"Herodias had a grudge against [John] and wanted to kill him, but she could not ... but an opportunity came." "An opportunity came". It reminds me of the phrase, "don’t get mad; get even."

I see sister Herodias as the classically angry person. Deeply, chronically angry. Long-term anger. And we can see why. You just think about how she has been used. First, she is the wife of one brother, a petty king, and she is seduced by her brother-in-law. You can say all you want about how she made her own bed and must lie in it, but if you know anything about the place of women in those days, you know that she had very little choice in the matter. She had no strength to fight off Herod. I don’t just mean physical strength; I mean political strength. All he had to do was to denounce her and she was a goner. So Herod used her even before she married him. That was a source of anger.

And then there was John, preacher John. John is running around the countryside thundering about God’s law. He is a fanatic for God’s truth. And his number one example, his favorite sermon illustration, is the stuff going on in the palace. John could scarcely help himself. It’s so obvious, it’s irresistible. Just as probably half the preachers in England this Sunday are making comments on the latest news about the divorce of Charles and Diana. It’s hard to resist so obvious a target.

But Herodias didn’t like that either. She didn’t like being used. She didn’t like being a powerless victim of somebody else’s actions. But what was she going to do with her anger? And so she put that resentment away in her heart, she tucked it in as if it were next year’s Christmas presents, to be hidden safely until the right time. And then, says Mark, "an opportunity came", and she struck! She struck hard! Like a caged tiger, she turned around and struck.

And who knows? Maybe Herodias not only wanted to kill John, but also wanted to hurt King Herod?! Who knows but what she wanted to embarrass her husband as well as to behead the Baptist? You see, bottled up anger is like that carbonated drink that you shake and shake; you may not see from the outside that anything has happened, but pull off the top and see what spews out! It gets everybody in its wake!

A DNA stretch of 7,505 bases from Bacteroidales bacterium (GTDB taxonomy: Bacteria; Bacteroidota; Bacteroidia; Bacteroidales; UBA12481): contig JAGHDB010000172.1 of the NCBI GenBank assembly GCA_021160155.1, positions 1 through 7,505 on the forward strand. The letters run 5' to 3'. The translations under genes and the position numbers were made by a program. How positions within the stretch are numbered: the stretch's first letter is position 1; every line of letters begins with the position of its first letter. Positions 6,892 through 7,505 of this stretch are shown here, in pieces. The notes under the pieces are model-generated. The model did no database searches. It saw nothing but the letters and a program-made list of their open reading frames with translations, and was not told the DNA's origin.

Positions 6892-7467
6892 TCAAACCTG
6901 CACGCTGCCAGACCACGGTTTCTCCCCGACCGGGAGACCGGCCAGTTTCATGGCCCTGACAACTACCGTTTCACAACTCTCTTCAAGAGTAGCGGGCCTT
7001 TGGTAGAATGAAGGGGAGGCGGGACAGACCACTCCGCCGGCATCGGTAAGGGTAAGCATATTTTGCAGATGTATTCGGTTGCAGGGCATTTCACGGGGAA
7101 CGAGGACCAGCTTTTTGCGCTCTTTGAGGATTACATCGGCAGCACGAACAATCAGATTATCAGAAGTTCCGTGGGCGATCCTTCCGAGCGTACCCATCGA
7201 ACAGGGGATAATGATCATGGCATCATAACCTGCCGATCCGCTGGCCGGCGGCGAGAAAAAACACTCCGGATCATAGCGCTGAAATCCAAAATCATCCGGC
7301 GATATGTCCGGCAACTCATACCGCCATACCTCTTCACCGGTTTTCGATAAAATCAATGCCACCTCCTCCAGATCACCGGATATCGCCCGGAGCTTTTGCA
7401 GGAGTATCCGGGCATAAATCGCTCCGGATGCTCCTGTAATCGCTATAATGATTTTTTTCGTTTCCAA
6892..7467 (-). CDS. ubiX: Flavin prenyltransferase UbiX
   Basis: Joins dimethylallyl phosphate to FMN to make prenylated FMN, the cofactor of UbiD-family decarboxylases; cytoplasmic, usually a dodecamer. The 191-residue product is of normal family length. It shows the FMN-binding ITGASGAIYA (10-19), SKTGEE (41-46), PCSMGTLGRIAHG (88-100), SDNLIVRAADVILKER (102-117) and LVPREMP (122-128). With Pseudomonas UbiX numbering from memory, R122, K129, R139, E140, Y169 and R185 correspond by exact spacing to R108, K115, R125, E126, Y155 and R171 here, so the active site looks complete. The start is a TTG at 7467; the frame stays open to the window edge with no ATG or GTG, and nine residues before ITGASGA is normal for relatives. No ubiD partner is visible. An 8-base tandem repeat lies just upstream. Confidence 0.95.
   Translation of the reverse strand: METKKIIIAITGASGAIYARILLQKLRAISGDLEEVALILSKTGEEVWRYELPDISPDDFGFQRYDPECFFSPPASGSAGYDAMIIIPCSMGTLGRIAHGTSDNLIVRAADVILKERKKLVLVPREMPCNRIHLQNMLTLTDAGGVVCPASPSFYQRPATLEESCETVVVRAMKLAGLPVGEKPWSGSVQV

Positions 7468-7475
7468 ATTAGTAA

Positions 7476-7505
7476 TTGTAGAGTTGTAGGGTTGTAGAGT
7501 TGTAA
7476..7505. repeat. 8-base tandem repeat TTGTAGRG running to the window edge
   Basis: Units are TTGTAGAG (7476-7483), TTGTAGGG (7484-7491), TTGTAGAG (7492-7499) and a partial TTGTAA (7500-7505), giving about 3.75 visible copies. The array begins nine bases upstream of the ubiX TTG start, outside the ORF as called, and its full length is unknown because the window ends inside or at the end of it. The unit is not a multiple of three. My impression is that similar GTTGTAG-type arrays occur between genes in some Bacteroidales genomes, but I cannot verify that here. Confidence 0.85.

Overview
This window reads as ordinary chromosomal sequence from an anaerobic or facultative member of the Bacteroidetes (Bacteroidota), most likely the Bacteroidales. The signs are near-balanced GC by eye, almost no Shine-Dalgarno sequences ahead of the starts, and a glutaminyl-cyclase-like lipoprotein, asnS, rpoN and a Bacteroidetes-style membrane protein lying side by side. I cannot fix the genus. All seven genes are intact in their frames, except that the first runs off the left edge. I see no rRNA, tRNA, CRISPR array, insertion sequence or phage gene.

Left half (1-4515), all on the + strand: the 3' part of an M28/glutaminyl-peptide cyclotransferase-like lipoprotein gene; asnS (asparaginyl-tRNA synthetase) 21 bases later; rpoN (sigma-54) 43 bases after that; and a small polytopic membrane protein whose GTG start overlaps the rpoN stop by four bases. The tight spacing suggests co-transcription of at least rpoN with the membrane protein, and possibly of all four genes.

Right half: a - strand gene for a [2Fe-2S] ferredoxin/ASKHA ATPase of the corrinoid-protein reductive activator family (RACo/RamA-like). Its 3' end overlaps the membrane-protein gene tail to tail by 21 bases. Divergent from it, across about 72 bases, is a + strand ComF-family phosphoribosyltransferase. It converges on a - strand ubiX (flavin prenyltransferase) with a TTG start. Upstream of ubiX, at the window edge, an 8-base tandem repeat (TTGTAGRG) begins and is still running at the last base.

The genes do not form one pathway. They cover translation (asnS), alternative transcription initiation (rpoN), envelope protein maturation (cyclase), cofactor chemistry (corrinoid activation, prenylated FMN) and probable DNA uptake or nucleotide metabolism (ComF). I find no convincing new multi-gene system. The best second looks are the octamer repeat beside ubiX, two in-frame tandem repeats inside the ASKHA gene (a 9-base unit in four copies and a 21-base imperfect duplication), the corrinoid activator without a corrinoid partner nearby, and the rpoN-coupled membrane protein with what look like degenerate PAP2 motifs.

Watch out for long-term anger. Watch out for the resentment that has been building for years. The day of opportunity will come, and you won’t be able to resist using it. Your anger will lash out and splatter everybody in sight. You may think you’ve had your day of revenge, because your tormentors are injured. But on that day, who really lost her head?

It’s easy to lose your head. It’s easy to react to stress by lashing. But it’s destructive. It’s not only destructive to others; it is ultimately a loss to your own soul.


Yes, consider Herodias. But consider the other woman, consider Salome as well. Salome too lost her head. Salome also lost her bearings, and in her brainlessness, her dramatic brainlessness, she added insult to injury for John. And she also gave herself a place in history’s annals as a stupid, empty bimbo.

How did Salome lose her head? Salome lost her head because she did not think for herself, but rather exaggerated someone else’s thoughts. Salome lost her head, her soul, because she did not take responsibility for her own actions, but, at the same time, she bought into what she was asked to do, and then blew it up, she exaggerated it, out of all proportion.